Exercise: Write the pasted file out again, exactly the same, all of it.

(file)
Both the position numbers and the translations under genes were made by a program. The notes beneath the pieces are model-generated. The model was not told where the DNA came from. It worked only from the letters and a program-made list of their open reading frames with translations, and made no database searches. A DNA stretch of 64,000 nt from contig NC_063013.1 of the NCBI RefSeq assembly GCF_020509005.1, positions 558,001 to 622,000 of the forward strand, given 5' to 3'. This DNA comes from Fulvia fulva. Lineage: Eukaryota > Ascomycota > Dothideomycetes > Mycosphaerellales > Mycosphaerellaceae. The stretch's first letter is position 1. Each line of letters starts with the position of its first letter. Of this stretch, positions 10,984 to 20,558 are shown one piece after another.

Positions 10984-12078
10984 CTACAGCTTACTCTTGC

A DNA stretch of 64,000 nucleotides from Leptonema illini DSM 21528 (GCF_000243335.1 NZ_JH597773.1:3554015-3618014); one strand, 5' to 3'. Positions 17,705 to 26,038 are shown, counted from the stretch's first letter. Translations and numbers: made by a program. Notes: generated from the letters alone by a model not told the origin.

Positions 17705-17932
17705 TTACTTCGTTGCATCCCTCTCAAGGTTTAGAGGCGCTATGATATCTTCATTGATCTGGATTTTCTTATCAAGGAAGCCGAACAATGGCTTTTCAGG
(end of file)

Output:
Both the position numbers and the translations under genes were made by a program. The notes beneath the pieces are model-generated. The model was not told where the DNA came from. It worked only from the letters and a program-made list of their open reading frames with translations, and made no database searches. A DNA stretch of 64,000 nt from contig NC_063013.1 of the NCBI RefSeq assembly GCF_020509005.1, positions 558,001 to 622,000 of the forward strand, given 5' to 3'. This DNA comes from Fulvia fulva. Lineage: Eukaryota > Ascomycota > Dothideomycetes > Mycosphaerellales > Mycosphaerellaceae. The stretch's first letter is position 1. Each line of letters starts with the position of its first letter. Of this stretch, positions 10,984 to 20,558 are shown one piece after another.

Positions 10984-12078
10984 CTACAGCTTACTCTTGC

A DNA stretch of 64,000 nucleotides from Leptonema illini DSM 21528 (GCF_000243335.1 NZ_JH597773.1:3554015-3618014); one strand, 5' to 3'. Positions 17,705 to 26,038 are shown, counted from the stretch's first letter. Translations and numbers: made by a program. Notes: generated from the letters alone by a model not told the origin.

Positions 17705-17932
17705 TTACTTCGTTGCATCCCTCTCAAGGTTTAGAGGCGCTATGATATCTTCATTGATCTGGATTTTCTTATCAAGGAAGCCGAACAATGGCTTTTCAGG